Eastern Pacific Shipping-led Cool Company (CoolCo) could morph into more than an LNG carrier owner over time.
Speaking to TradeWinds at the Gastech meeting in Milan, new chief executive Richard Tyrrell explained the fledgling company’s three legs for growth, and the reason he has made a change to its mission statement.
This now reads: “Connecting the world with cleaner, more secure energy.”
Tyrrell said this leaves the door open to do something beyond LNG.
“We’re more than happy with the LNG market right now,” he said.
But he revealed that analysis is being done across the broader group on its future areas of focus.
“We are looking at all the options,” he said, highlighting that Eastern Pacific has ordered several LNG-fuelled ships and is looking at ammonia fuelling.
“It’s too early to say what CoolCo will be. It’s evolving. But I want people to be thinking more broadly than just LNG in the medium to longer term.”
CoolCo was born in December 2021 from the spin-off of Golar LNG’s shipping interests.
CoolCo was born in December 2021 from the spin-off of Golar LNG’s shipping interests
It has 40 staff in Oslo, 14 in Split, Croatia, working on crewing and commercial management, and a management team of five in London.
Tyrrell — an engineer who has worked offshore and in investment banking but who describes himself as an industrialist at heart — was headhunted for the CEO role. He joined the company from Norwegian floating storage and regasification unit specialist Hoegh LNG and is now based in London.
He said the CoolCo role was one of those opportunities where everything aligned from a professional and personal standpoint.
“I did enjoy FSRUs, but it was a hard slog,” he said.
He was also keen to join a larger organisation with what he described as a “very dynamic leadership” that is very engaged in the day-to-day business, allowing CoolCo to move “extremely quickly”.
Since Tyrrell was offered the job, Eastern Pacific has made six LNG carrier acquisitions, buying four existing vessels and two resales, none of which were on the table when he was employed.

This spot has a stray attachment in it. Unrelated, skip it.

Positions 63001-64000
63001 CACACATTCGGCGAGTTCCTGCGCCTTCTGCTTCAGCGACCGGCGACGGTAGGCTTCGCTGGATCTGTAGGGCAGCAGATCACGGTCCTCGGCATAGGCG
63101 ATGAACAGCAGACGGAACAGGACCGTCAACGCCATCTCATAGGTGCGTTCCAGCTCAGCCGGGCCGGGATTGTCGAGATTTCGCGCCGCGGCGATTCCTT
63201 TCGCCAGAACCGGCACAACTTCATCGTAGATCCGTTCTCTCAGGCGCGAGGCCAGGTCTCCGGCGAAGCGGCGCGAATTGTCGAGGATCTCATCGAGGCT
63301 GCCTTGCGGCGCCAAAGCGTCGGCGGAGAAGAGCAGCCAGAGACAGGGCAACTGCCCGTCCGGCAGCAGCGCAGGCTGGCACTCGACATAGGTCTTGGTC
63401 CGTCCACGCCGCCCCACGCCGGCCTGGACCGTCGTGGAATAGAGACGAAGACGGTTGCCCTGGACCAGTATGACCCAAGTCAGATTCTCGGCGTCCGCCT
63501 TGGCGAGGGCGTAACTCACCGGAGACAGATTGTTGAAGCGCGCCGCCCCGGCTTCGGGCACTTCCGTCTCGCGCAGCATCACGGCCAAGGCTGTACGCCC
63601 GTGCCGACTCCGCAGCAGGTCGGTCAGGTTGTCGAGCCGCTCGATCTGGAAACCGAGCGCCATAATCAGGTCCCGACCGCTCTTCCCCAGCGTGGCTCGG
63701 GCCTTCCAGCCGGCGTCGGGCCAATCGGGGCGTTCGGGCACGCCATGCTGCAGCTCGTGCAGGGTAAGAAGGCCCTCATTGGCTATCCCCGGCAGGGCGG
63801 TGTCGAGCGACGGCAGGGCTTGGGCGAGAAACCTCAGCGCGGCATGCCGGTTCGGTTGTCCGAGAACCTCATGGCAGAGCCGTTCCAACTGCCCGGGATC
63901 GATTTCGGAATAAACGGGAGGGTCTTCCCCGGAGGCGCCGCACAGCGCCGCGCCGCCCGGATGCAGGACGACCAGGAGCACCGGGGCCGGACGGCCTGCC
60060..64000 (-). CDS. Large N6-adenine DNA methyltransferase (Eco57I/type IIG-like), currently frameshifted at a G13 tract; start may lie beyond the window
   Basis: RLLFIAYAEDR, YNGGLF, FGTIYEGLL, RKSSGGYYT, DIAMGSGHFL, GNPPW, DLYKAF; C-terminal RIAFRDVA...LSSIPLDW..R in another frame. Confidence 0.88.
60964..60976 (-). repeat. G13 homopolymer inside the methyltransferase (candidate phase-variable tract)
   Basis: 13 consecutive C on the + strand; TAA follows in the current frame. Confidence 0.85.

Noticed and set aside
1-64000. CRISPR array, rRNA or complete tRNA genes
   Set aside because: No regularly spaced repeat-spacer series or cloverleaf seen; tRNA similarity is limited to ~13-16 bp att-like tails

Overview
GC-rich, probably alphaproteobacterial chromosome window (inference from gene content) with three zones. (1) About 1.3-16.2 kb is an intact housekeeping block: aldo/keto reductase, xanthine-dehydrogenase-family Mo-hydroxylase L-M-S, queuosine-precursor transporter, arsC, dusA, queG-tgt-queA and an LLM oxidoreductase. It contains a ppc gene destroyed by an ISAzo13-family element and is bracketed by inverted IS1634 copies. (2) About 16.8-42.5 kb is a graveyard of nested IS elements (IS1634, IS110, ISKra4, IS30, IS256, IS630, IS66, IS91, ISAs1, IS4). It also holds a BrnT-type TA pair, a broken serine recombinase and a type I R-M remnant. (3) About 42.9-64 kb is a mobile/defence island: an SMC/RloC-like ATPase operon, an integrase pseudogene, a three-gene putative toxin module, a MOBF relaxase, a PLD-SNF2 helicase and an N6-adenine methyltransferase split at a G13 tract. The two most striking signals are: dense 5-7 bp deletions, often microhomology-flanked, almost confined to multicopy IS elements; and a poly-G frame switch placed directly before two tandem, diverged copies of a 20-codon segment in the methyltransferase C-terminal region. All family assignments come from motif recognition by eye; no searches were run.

He is keen to stress the importance of CoolCo’s two main shareholders. Eastern Pacific is shipping-focused and imaginative, with fantastic access to deal makers, he said, while Golar, which has pivoted to work on floating LNG production, has the LNG knowledge.
Tyrrell said CoolCo will grow: this will come from vessel redeliveries and chartering these ships out at higher rates, newbuildings and consolidation.
It has a fleet of eight tri-fuel diesel-electric vessels and provides technical management for a further 21 vessels.
Tyrrell said CoolCo’s approach will differ from some companies in the sector such as Flex LNG, which he sees as pursuing a more infrastructure-style strategy, with vessels fixed on longer-term business and the focus on capital structure.
In contrast, CoolCo has more of a shipping mindset and plans to charter its vessels on a short-term basis, “hopefully in a smart way”, with others on medium and long-term contracts with redeliveries spaced out.
“We try and make above market rates over the cycle,” the CEO said. “We have a capital structure that enables us to take a lot of risk.”
- Listed: Euronext Growth.
- Shareholders: Eastern Pacific Shipping 40%, Golar LNG 31%, free float 29%.
- Fleet: eight tri-fuel diesel-electric LNG carriers, built between 2013 and 2015.
- Technically managed fleet: 21 vessels comprising 12 LNG carriers and nine FSRUs.
Four of CoolCo’s fleet will not redeliver until around 2024. Two more have been fixed in recent months on one-year deals at rates of $120,000 and $140,000 per day.
Tyrrell said the remaining two are being redelivered into a very good market where there is a rate reset and the level of enquiry is strong. “We will get very interesting pricing on those assets.”
Aside from chartering, CoolCo will look at ordering new ships.
He said the current $250m price tag for newbuildings is a bit difficult to justify. But he is confident about the market for the second half of this decade, based on the new liquefaction due onstream.
CoolCo is also looking at modifying its existing ships as they come up for their routine dry-dockings so they are well positioned for incoming emissions regulations.
Tyrrell believes there will be a consolidation story for LNG in the next three to five years, although there are few sellers in the current strong market.
But he also acknowledged that he has landed at a good time: “I’ve got a bit of a blank sheet of paper and I’ve got a fair market.”
While what has happened in Ukraine and Europe is tragic, it does extend LNG’s story by “a good few decades”.